It is pretty exciting to find bael fruit here in Sri Lanka where it is popularly known as “beli” fruit. It is new to me and considered promising due to its perceived health and medicinal benefits. Bael is actually the fruit of a gum-bearing middle sized slender aromatic subtropical tree indigenous to the dry forests of central and southern India, southern Nepal, Sri Lanka, Myanmar, Pakistan, Bangladesh, Nepal, Vietnam, Laos, Cambodia and Thailand. It is currently cultivated all throughout India, in Sri Lanka, northern Malay Peninsula, Java, Fiji Islands and surprisingly, the Philippines.
I cannot recall having encountered the exotic fruit anywhere back home in the Philippines where I have been to about less than 20 of its magnificent 7,107 islands. :-) It is reported to have first fruited in the northern region of the island of Luzon. While I came from the same island, only from the central region, the fruit seems very elusive and probably marketed only to small areas close to where they were produced and may have not yet reached our areas and key cities.
The tree and also the fruit are called by many other names, among them are “bilva”, “bel”, Bengal quince, stone apple, Indian quince, golden apple, holy fruit, “matum”, “phneou”, “bau nau”, “bilak”, “maja pahit”, “modjo”, “oranger du Malabar” and “marmelos”. Sometimes it is called elephant apple and wood apple although there is another popular wood apple in Sri Lanka which refers to a different tree or fruit. The tree grows up to 15 meters tall, with short trunk, thick, soft, flaking bark and spreading sometimes spiny branches with the lower ones drooping. It has a trifoliate leaves and bears fragrant flowers.
A close relative of citrus, the fruit has generally pale green-orange smooth, hard, woody shell about the size of a big orange (5–15 cm in diameter). The skin or shell of the fruit is so hard that it must be cracked open with a heavy knife, bolo or hammer. It has numerous seeds, which are densely covered with fibrous hairs and are embedded in a pale orange-colored, gluey, thick, aromatic pulp. Each seed is encased in a clear, glutinous substance which is valued for its medicinal properties.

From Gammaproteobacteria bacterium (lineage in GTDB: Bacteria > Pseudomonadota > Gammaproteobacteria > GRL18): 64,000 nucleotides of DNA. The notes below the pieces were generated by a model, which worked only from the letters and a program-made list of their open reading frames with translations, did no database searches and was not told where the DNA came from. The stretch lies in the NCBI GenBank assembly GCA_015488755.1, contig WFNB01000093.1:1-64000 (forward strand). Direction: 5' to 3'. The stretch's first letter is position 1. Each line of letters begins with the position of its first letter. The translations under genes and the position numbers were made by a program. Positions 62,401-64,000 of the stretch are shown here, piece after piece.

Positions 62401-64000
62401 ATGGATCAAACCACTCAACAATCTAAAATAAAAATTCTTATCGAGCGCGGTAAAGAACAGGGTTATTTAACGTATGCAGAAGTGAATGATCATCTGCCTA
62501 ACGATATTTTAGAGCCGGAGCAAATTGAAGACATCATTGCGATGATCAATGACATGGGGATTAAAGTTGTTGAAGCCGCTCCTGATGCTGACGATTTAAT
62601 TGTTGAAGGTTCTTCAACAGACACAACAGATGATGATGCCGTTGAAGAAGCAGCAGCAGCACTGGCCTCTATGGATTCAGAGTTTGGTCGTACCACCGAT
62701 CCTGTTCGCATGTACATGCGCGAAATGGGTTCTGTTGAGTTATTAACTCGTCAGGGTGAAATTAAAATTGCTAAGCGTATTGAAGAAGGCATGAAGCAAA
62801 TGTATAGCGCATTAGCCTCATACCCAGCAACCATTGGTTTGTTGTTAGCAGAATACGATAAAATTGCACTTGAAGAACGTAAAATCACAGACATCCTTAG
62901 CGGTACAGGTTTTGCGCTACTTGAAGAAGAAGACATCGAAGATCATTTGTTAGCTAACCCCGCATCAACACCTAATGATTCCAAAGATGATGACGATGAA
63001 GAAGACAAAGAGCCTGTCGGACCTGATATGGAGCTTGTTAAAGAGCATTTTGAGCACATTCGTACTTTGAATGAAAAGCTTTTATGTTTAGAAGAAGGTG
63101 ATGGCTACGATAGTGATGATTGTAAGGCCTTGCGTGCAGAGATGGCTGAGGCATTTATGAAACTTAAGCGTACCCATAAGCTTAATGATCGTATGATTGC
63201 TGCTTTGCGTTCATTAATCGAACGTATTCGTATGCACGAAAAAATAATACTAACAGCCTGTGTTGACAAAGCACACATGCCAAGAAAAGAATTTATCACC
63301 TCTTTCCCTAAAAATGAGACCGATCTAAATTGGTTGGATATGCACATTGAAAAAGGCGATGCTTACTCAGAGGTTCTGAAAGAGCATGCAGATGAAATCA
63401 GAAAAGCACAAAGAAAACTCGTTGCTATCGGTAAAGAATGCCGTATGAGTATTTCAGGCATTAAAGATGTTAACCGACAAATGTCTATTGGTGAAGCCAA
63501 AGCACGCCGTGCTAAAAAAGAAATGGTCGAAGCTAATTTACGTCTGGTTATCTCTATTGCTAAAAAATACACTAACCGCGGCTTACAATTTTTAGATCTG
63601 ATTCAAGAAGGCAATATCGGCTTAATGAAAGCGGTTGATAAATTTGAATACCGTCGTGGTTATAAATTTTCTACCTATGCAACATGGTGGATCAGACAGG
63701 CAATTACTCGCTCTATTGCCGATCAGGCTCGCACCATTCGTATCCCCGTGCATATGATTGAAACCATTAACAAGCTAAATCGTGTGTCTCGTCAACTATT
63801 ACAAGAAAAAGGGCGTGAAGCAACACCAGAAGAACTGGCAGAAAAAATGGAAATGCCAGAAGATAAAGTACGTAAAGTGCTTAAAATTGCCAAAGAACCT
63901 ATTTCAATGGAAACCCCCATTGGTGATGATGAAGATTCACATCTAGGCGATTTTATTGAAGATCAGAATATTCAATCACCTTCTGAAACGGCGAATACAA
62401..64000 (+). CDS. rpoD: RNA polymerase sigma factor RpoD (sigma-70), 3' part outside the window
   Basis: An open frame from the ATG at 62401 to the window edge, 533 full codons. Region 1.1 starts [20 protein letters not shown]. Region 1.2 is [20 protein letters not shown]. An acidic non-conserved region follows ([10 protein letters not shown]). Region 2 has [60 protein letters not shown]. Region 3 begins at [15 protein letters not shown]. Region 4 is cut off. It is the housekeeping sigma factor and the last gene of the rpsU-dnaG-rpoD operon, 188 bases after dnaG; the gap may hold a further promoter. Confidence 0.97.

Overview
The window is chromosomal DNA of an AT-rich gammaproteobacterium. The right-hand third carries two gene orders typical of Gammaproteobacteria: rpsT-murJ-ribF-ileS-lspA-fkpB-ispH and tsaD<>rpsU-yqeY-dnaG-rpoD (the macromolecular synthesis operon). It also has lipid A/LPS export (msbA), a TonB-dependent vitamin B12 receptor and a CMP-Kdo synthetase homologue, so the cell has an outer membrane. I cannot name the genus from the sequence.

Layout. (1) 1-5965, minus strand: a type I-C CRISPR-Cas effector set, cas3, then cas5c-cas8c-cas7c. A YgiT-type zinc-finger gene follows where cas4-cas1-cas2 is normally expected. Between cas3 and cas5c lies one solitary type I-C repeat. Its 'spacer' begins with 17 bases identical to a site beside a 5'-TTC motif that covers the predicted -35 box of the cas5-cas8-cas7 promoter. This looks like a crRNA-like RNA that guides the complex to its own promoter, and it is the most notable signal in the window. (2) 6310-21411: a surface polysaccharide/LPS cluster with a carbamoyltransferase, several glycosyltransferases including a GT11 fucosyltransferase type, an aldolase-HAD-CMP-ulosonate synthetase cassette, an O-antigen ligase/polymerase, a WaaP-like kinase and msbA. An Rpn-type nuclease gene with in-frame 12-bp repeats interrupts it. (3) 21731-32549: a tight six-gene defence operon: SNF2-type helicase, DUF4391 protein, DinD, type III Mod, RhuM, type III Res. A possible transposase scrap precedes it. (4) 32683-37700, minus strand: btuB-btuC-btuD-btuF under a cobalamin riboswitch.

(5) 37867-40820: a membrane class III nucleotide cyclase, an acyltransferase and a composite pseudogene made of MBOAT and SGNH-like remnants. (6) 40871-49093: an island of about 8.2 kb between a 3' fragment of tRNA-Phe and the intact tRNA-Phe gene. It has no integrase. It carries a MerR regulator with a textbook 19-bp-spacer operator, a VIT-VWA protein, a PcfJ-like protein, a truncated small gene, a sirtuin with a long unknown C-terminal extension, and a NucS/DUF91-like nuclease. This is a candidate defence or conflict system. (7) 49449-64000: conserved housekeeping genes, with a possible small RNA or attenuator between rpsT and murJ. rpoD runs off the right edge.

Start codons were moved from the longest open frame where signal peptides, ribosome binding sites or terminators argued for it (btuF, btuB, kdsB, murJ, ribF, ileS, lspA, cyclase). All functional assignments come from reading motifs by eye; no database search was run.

The ripe pulp is sweet at first taste but then becomes rather irritating to the throat in the end due to its astringent flavor. The pulp is combined with palm sugar and usually eaten during breakfast. Fresh juice is strained and sweetened to make a drink similar to lemonade and is also used in making a refreshing drink where the pulp is mixed with lime juice or by combining with tamarind.
Mature but still unripe fruits are often made into jam added with citric acid. The pulp can also be prepared into marmalade or syrup, both for food and therapeutic use. The marmalade is usually eaten at breakfast and beneficial for those recuperating from diarrhea and dysentery. A jelly can be made from the pulp either on its own or better yet, in combination with guava to counter the astringency.
There are also varieties of the fruit that are soft shelled and can be broken open by bare hands, but the variety I purchased is so hard that the protective shell is like that of a coconut.
When we eat the first fruit, the pulp taste like a combination of papaya and tiessa or canistel called “atiesa” in the Philippines. The flesh is juicy but sticky, slightly sweet and fragrant but with a hint of astringency. It is not very tasty but not really bad. Eat it with the thoughts of its many health and medicinal properties and the pulp will easily slide down the throat. :-)
I tried making a smoothie from one of the fruits sweetening it with simple sugar syrup. Here are the ingredients for 2 tall glasses of beverage packed with healthy goodness like guyabano shake: flesh or pulp of one ripe bael fruit, about 1½ cup, seeds removed, 2/3 cup simple syrup (equal parts sugar and water), 1 cup chilled water and 1 tray or about 10 pcs ice cube.
Just like in my other fruit shakes or smoothies recipes, just put everything into the blender: ice cube first, followed by water, bael fruit and simple syrup then cover tightly and pulse it several times until the ice cube and bael pulp are broken down and have blended evenly with the other ingredients.
Blend it a couple of times more until a smooth, rich and creamy consistency is attained. Do not over blend.
Pour the healthy drink in 2 tall glasses and serve with a smile. The beverage came out okay but not really great. You can not expect the drink to taste like mango shake, pineapple shake or even avocado shake from a fruit that is prized more for its medicinal purposes than its edible quality. :-)
However, we cannot yet judge the fruit’s food importance right now as the proper preparation might still be waiting to be discovered. I will try a new concoction next time in combination with other fruits, probably guava or lime juice and using other sweeteners, perhaps the also healthy “kithul” treacle and jaggery. c“,)